[YEA] Choline (often taken w/Inositol) has a noticeable effect on brain function, usually in a short time after starting it. Choline is a B vitamin but is not included in B complex supplements in large enough proportions, ( 1,000 mg ) to help mental ability. Choline is great for the liver! You will notice toxic-overload symptoms (nausea, flu-like symptoms) disappearing in a matter of weeks, also. My daughter and I have taken both for years without any noticeable adverse reactions. A chemist at Now Foods told me that Choline supplements are not made from soy (see posted reaction to soy). However, lecithin (from soy) is a source of Cholin, (sometimes spelled without the "e") as are dandelions and egg yolks. Cholin is supposed to be good for the kidneys and I'm puzzled why its properties aren't more praised among the health-minded groups. It's a supplement I would not be without. However, here are some supposed symptoms of excess: (none of which I have personally experienced)
1.) Excess increases muscle tone, causing temporary stiffness or tension
2) Excess is said to cause a fishy smell to skin
3) Choline is said to lower blood pressure
Be careful. Certain distributers try to trick you by labeling the bottle:
when in fact each capsule is only 250 mg. You'll need 1000 mg daily to really tell a difference in your mental capacity, liver function, etc.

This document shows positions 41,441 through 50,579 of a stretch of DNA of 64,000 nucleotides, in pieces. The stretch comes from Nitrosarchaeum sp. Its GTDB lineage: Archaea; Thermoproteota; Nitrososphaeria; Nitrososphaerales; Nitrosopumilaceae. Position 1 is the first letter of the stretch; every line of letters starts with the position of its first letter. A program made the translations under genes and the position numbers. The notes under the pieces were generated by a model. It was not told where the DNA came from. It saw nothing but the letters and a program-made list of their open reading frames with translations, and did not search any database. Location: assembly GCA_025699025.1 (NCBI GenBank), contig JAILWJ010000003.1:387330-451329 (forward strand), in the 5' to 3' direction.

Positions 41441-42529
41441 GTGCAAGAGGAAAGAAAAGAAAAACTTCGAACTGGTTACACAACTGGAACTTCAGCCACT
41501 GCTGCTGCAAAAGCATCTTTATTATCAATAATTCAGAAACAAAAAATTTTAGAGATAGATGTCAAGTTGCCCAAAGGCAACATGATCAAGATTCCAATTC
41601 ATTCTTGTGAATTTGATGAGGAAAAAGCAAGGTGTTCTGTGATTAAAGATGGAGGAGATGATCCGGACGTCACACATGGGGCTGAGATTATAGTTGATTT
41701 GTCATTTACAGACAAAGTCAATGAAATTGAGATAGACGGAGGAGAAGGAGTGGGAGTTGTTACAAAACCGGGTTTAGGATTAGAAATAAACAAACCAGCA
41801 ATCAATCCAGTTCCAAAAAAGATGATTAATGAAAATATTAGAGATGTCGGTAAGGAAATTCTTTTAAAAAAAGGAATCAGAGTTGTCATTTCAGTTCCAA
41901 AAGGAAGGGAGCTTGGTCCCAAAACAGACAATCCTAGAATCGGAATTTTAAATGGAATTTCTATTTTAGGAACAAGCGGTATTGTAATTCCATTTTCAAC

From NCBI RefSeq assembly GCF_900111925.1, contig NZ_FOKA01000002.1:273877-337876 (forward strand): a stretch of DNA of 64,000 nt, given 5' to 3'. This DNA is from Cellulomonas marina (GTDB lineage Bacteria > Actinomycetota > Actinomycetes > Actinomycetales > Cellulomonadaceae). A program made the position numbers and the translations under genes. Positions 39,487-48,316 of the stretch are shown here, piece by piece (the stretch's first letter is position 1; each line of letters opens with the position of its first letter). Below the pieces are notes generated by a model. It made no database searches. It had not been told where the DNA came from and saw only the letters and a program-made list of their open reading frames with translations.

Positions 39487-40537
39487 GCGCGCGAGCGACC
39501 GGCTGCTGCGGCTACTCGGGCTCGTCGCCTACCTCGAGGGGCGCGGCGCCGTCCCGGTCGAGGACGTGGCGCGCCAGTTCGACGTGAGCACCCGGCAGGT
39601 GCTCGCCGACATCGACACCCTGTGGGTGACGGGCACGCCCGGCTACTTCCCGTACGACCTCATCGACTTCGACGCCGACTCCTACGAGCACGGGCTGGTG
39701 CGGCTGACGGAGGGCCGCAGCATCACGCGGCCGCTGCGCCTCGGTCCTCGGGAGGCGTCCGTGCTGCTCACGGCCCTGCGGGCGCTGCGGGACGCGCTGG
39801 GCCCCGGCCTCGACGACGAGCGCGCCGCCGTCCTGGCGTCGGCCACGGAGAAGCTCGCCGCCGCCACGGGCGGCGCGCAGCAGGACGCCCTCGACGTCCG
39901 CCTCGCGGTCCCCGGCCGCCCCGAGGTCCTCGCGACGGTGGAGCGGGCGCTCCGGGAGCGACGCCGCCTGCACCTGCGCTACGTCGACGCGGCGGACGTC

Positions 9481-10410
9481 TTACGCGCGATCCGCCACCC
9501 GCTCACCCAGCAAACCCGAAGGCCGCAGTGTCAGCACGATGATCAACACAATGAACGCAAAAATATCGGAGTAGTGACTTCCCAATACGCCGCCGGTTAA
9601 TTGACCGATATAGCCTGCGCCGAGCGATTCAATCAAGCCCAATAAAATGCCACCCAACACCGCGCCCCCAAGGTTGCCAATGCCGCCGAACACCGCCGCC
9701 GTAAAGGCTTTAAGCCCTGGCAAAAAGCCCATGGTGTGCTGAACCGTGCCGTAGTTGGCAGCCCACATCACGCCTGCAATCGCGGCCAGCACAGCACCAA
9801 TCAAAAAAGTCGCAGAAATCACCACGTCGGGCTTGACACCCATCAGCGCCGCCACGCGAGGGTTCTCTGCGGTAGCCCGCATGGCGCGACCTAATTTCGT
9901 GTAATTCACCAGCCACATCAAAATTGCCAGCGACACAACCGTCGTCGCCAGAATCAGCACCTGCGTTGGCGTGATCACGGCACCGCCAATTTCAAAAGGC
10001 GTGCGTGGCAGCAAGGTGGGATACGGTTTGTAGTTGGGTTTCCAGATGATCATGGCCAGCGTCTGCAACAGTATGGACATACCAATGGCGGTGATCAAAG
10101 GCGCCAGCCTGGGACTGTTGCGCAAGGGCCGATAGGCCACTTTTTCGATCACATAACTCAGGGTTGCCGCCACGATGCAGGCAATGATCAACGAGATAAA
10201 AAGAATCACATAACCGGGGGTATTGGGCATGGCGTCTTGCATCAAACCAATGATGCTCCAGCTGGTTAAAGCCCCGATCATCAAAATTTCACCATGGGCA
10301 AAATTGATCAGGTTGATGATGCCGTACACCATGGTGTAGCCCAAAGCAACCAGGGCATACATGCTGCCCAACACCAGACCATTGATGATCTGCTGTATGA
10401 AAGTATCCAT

Feedback from others appreciated.
I eat 1-2 egg whites a day for few months. Am I at risk of developing biotin deficiency? Yours sincerely
Hi Just Chillin ; It is difficult to balance the proportions of the B vitamins. I've also had this problem. It has helped me the most to increase B-12. Although they work in concert with each other, it seems that some of us do have to develop our own type of composition. I take a low dose B complex daily, such as a B 25, or less. And I take a sublingual lozenge of B-12, (methylcobalamin type), 5000 mcg. Daily. (sometimes I take more, to be honest).
Burning feet may be a symptom of B12 deficiency. It is the most difficult of the B's to absorb, so that could be why the symptoms persist even when one takes it in an oral form. Taking it sublingually may be easier to absorb.
Replied by Just Chillin
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Replied by Maria
Gippsland, Vic, Australia
I need help with taking B vitamins. I was told I had a b1 deficiency, and have been taking thiamin pyrophosphate since february this year. I was suffering from burning feet. It seemed to improve, then began to get worse again. I was then advised to take b5 too, and have been taking that for a few months. I started reducing the b1, as was taking a mix ofbuts etc, with b's in it.
Then just recently I started having burning and prickly in the legs, which is uncomfortable. I went back to my advisor who discovered it was low in the b1 again, even though I had taken it the night before. I also showed low in b6 and b12. She has suggested that I start taking b6 and b12. I said would a b complex be better, but she said I tested ok for b complex. Any ideas on what has happened? Could taking the b1 and b5 on its own have affected the b6 anf b12. I am so confused and just want to get this right, any help please, would be wonderful. Thank you so much
I was wondering if someone could tell me where I could buy vitamin B complex without the fillers, B 50 or B 100 and also where I could get Cellulase in powder without unwanted fillers.
Replied by Kitty